How storytelling feeds our craving for connection and social change.
July/August Issue 2012 | Diane Daniel
Pixie Windsor knows what it feels like to happen upon a murder scene, to be treated too sympathetically when you’re in a wheelchair, or to suffer silently as your co-worker takes a fall for you because you’re too terrified to admit you’re gay. She hasn’t lived through those experiences, but feels she has after hearing those stories unfold onstage at SpeakeasyDC, one of the dozens of live storytelling events across the country and beyond.
“I love it that they’re true stories and they take me into worlds I know nothing about. They’re very thought-provoking and raw and real. No airbrushing or glitz,” says Windsor, a Washington, D.C., resident and store owner who’s been going to Speakeasy events every month since they started in 1997. “The audience and the speakers are very diverse—different age groups, races, socioeconomic levels. But we have this one thing in common: stories.”
As Windsor can attest—she has to arrive more than an hour early to snag a good seat—more and more people crave the human connection and universal truths found in personal narratives and the chance to share experiences, advocate for change and understand ourselves better. And scientific studies show the effects of storytelling to be physiological as well as emotional.
The burgeoning storytelling scene is “a reflection of our culture,” says Jimmy Neil Smith, director of the International Storytelling Center in Jonesborough, Tennessee. “We’ve moved from traditional performance, where only the professionals tell stories, to a more participatory event. It builds on what was already there: a recognition that we all have stories. We live our lives in a network of stories, and all stories matter. We’re seeing a significant growth in storytelling, both in performance as well as in application out in the world to help us create a better life and a better place.”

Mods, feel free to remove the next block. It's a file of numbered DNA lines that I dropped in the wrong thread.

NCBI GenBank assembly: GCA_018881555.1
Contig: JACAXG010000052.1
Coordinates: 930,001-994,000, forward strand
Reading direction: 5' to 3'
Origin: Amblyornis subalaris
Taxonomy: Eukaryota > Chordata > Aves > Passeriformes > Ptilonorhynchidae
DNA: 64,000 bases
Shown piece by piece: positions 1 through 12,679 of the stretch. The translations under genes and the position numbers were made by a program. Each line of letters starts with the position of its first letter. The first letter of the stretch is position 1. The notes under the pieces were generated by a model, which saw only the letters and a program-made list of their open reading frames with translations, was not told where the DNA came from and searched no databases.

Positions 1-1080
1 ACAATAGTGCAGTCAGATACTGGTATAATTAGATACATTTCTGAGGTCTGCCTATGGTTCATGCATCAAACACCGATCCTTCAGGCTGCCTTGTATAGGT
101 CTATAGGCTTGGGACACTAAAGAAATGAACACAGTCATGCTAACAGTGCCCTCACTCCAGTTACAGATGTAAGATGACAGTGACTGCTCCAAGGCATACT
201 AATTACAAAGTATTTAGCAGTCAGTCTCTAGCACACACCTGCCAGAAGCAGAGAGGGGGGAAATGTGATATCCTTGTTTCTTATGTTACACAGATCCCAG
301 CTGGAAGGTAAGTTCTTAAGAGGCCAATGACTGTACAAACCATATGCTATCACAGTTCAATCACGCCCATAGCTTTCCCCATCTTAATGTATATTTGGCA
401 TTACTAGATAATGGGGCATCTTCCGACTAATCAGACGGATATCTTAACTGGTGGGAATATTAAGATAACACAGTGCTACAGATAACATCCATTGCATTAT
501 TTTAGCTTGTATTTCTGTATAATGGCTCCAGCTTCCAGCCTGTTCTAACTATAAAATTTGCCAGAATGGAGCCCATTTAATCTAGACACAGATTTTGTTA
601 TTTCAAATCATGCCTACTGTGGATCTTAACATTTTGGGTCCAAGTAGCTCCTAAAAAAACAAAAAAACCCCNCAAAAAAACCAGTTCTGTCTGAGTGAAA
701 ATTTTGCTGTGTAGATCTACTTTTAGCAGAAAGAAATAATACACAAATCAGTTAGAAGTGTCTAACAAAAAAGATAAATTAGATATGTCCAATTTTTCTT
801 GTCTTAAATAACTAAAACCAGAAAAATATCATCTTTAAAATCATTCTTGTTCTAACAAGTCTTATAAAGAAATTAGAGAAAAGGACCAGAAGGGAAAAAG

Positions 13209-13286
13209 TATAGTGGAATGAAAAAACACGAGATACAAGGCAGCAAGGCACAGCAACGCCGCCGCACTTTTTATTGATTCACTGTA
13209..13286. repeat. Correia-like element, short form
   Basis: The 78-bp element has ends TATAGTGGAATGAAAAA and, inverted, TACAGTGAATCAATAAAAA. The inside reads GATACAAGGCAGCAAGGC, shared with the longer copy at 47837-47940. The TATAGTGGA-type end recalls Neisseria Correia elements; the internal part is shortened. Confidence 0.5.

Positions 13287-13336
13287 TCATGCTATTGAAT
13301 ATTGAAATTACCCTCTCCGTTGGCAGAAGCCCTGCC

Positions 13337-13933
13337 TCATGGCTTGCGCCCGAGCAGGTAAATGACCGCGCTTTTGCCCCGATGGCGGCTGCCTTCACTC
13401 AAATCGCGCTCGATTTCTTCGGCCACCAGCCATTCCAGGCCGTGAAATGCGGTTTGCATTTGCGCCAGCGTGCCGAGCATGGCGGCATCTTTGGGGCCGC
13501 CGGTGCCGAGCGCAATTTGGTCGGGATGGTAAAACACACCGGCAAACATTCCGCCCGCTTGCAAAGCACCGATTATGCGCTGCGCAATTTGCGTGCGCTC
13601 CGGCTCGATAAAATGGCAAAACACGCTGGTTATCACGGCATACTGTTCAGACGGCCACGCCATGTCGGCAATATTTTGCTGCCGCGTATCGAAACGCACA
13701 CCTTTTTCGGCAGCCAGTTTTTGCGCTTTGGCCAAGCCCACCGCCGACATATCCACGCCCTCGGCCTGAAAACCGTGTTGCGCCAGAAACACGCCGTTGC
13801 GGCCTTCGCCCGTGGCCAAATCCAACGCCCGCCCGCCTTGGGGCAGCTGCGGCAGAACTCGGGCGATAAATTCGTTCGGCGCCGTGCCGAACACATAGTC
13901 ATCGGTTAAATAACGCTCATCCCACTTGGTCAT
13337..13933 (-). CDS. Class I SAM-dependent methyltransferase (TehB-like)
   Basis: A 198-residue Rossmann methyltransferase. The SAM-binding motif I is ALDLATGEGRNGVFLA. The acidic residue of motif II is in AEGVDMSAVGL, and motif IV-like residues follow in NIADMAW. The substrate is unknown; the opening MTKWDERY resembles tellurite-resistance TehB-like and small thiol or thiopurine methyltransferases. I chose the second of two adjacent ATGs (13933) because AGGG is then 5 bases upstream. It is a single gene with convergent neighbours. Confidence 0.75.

Smith became instrumental in reviving the art of performance storytelling when the International Storytelling Center staged what he says was the country’s first storytelling festival, 40 years ago. Nowadays he’s seeing fewer people interested in the more wholesome nostalgia-driven stories of the recent past and a sharp increase in grittier, contemporary tales. “As one of my storytellers said, ‘The story revival is over. The story revolution has begun.’”
Undisputedly leading the revolution is The Moth, the 15-year-old nonprofit storytelling organization based in New York City that inspired SpeakeasyDC and, more recently, an avalanche of others. It produces a long list of events: frequent live shows, The Moth Radio Hour (heard on more than 250 public radio stations) and a series of podcasts. The podcasts, which started in 2008, are downloaded about 1.2 million times every month to computers around the world.
“The Moth is a place for raconteurs, but we’re also dedicated to finding people who don’t think of themselves as storytellers but who have a story to be told,” says Sarah Austin Jenness, a Moth producer for seven years. “Unearthing stories is a huge part of our mission.”